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A young man in sticharion performing the duties of an altar server
In some Christian churches, an acolyte is one who aspires to priesthood. More generally, the term can refer to anyone who performs liturgical duties such as lighting altar candles, preparing charcoal for incense, and assisting the major orders with the liturgy.

The acolyte in the Byzantine tradition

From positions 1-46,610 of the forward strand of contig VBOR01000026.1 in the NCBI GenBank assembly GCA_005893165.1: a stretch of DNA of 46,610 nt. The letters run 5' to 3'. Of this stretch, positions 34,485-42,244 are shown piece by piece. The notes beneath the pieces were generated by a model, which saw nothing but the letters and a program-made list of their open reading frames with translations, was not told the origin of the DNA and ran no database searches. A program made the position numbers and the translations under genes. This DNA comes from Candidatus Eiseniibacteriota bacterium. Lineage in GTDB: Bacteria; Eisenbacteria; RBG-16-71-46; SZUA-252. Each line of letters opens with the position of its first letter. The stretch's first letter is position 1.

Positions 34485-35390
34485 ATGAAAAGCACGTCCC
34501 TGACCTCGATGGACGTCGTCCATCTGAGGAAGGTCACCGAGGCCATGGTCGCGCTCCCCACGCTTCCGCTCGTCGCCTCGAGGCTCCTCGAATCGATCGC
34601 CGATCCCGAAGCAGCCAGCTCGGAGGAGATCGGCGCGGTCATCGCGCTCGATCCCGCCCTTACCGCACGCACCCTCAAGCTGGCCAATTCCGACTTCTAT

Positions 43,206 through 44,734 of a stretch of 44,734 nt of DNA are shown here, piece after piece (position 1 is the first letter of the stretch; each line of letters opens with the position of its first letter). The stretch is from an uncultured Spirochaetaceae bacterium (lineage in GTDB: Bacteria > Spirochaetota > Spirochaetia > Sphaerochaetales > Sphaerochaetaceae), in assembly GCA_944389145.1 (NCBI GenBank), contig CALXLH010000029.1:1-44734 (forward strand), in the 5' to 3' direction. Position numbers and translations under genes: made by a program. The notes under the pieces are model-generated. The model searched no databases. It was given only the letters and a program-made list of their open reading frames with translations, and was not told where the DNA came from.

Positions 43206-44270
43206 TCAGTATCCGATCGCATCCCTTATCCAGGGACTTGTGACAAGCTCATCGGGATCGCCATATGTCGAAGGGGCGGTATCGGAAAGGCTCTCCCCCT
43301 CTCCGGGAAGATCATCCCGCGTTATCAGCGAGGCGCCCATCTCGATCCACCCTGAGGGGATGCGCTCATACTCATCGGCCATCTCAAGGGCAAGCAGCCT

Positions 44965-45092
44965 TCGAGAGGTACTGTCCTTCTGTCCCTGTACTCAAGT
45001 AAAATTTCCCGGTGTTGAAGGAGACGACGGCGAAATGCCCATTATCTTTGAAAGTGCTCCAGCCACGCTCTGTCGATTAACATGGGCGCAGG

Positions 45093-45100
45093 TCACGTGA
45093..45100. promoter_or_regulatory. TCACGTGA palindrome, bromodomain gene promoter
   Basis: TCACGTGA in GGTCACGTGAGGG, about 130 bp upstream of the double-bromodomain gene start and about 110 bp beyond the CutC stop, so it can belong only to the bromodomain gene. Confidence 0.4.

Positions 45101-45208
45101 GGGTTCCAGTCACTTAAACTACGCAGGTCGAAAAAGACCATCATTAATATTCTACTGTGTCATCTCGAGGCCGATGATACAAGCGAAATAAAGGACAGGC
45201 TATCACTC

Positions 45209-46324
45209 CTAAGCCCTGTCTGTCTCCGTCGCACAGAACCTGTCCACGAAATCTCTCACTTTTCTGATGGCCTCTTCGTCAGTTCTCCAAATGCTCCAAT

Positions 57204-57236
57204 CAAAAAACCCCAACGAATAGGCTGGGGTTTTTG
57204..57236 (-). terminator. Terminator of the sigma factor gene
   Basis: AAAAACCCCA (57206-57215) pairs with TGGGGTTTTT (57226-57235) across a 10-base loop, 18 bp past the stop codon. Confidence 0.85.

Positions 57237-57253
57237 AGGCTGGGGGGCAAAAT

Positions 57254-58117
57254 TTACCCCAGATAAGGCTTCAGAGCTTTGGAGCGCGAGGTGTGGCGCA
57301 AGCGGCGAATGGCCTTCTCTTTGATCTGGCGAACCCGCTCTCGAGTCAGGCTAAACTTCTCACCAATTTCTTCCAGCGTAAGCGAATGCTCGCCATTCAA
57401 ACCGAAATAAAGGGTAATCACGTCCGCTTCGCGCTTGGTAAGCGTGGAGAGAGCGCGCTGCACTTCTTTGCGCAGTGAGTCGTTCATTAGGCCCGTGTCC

The Eastern Orthodox Church no longer possesses an exact equivalent for this office. The order of acolyte has fallen into disuse with other minor orders, such as doorkeepers and exorcists. At one time there was a rank of minor clergy called the taper-bearer, responsible for bearing lights during processions and liturgical entrances. However, this rank has long ago been subsumed by that of the reader and the service for the ordination of a reader mentions both functions. The functions of an acolyte or taper-bearer are therefore carried out by readers, subdeacons, or by unordained men or boys. Subdeacons wear their normal vestments consisting of the sticharion and crossed orarion; readers and unordained servers generally wear the sticharion alone.

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